Another text message exchange took place on March 30, 2008, during which Alexander told Arias he did not want to get another text message from her unless she gave him an apology for exposing him to all the drama in her life.
Arias said she felt intimidated by Alexander and apologized because she wanted the fight to end.
Another text conversation that was examined in court took place in April 2008, after Arias moved from Arizona to California to, according to Arias, escape Alexander's alleged abuse. During that conversation, Alexander told Arias to not contact him and warned her that things could get "real bad for her."
"Bitter feelings brewing in me towards you," Alexander wrote in an April 2008 text message to Arias. "I'm sick of having days ruined by you. If it keeps up, I fear I'll have a genuine dislike for you. I'm asking you before it gets to that, to stop doing it, before I start seeking revenge."
Another April 2008 text message exchange revolved around a request by Alexander that Arias send him photos she had taken of his dog, Napoleon, for a Facebook page he wanted make.
"He was trying to start a Facebook page for his dog," said Arias. "And I took pictures of Napoleon, and he wanted those pictures so he could have pictures on the Facebook page."
Arias testified Alexander got angry when she told him she was busy with work and could not send the photos to him at that time.
"Sounds like a clever story for not doing it ... Just forget it. I know how you operate," Alexander texted Arias.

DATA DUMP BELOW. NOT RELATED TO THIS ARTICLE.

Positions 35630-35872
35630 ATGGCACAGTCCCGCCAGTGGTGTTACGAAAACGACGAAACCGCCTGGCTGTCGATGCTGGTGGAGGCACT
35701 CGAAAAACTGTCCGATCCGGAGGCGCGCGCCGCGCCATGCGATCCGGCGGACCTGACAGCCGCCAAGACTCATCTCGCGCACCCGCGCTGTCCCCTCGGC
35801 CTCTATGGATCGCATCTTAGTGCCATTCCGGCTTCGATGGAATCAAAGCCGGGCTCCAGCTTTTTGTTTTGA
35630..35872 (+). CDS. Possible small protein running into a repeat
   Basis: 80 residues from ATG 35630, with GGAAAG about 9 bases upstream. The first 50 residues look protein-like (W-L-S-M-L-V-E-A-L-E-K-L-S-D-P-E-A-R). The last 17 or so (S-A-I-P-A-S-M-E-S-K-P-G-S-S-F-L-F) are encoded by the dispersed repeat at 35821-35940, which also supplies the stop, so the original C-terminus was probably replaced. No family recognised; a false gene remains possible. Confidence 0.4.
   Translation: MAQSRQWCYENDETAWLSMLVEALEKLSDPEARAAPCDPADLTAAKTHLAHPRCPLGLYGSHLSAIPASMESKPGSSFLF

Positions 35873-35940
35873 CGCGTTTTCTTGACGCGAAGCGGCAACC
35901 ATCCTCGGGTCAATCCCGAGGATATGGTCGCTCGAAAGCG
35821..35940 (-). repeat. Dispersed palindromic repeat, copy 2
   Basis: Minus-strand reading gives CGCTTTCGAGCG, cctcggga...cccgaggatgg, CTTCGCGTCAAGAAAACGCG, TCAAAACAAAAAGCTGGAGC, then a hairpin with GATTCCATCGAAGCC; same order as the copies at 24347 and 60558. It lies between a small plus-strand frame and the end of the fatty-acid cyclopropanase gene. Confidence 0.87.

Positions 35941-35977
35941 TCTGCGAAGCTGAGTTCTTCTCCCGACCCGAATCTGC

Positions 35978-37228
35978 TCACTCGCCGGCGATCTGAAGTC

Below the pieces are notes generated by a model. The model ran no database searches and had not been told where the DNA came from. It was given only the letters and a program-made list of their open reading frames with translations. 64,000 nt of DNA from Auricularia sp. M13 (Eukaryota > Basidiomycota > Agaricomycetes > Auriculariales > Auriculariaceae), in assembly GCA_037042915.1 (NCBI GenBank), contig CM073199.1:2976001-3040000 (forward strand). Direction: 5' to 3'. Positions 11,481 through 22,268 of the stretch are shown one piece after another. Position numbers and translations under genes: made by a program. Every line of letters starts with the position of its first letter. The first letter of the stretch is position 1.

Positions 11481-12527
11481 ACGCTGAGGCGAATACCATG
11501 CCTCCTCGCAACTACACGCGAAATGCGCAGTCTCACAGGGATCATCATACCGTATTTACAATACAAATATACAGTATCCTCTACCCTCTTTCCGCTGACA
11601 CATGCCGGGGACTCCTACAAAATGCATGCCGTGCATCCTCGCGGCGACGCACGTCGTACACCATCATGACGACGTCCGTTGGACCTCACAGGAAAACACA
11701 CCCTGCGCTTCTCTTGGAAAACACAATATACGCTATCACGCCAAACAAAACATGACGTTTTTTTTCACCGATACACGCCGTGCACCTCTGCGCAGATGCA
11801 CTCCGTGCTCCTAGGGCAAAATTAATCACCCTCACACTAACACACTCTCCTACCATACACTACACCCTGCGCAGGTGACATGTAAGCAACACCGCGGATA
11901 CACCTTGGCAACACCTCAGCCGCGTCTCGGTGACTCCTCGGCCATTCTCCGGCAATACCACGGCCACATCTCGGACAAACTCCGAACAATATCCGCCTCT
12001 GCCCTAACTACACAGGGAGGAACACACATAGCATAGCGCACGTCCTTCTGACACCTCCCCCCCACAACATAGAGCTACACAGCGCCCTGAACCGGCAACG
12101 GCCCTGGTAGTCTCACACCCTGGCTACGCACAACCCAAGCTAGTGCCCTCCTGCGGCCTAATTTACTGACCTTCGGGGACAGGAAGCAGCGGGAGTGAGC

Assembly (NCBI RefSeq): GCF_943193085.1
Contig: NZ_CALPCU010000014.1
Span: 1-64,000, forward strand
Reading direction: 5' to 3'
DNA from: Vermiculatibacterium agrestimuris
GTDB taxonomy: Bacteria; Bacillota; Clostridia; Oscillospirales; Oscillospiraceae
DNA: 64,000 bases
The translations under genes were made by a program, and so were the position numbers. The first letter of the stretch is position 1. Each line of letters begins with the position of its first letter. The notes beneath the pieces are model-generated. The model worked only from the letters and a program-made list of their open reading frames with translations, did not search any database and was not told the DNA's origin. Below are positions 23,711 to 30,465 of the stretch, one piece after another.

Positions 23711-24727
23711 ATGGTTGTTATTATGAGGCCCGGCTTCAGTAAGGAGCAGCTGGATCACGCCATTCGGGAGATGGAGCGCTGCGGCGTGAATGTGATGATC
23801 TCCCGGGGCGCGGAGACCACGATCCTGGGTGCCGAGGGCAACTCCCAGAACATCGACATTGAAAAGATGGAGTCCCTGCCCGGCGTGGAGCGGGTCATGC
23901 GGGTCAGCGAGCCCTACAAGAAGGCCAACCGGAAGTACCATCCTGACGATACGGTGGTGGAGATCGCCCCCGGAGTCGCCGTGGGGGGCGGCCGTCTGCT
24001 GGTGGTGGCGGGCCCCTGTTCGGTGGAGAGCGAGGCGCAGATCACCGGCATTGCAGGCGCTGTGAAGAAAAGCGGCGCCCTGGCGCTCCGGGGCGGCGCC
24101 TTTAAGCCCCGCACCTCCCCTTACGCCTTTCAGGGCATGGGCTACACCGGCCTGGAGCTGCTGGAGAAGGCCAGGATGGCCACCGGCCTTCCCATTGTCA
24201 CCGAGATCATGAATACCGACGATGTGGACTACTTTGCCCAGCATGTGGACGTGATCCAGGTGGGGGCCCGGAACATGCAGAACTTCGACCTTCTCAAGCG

Arias said Alexander later apologized for getting mad and complimented her.
"You are one of the prettiest girls on the planet," Alexander texted Arias.
Another text message exchange involved Alexander's texts about Arias going on a date with another man. Alexander told Arias she should have a sexual encounter with the man in the woods.
"Why don't you have him come f*** you in the woods," Alexander wrote.
Arias said Alexander later apologized.
"I'm sorry ... I love you," Alexander texted.
Shortly thereafter, court was recessed for lunch.
When court resumed on Feb. 19, 2013, Jodi Arias finally began testifying about the hours leading up to the killing of Travis Alexander.
Arias spent much of her time on the stand discussing her activities leading up to June 4, 2008, the day Alexander was killed. During direct examination from her defense attorney, Kurt Nurmi, Arias said she had been planning a trip to Utah in June and Alexander had asked her to come see him.
"Travis was being very sweet … He wanted me to come to see him … and I said all right I am going," Arias testified.
Arias said she left Pasadena, Calif., on June 3, 2008 and drove to Alexander's home, in Mesa, Ariz., arriving there on June 4, 2008, at about 4 a.m.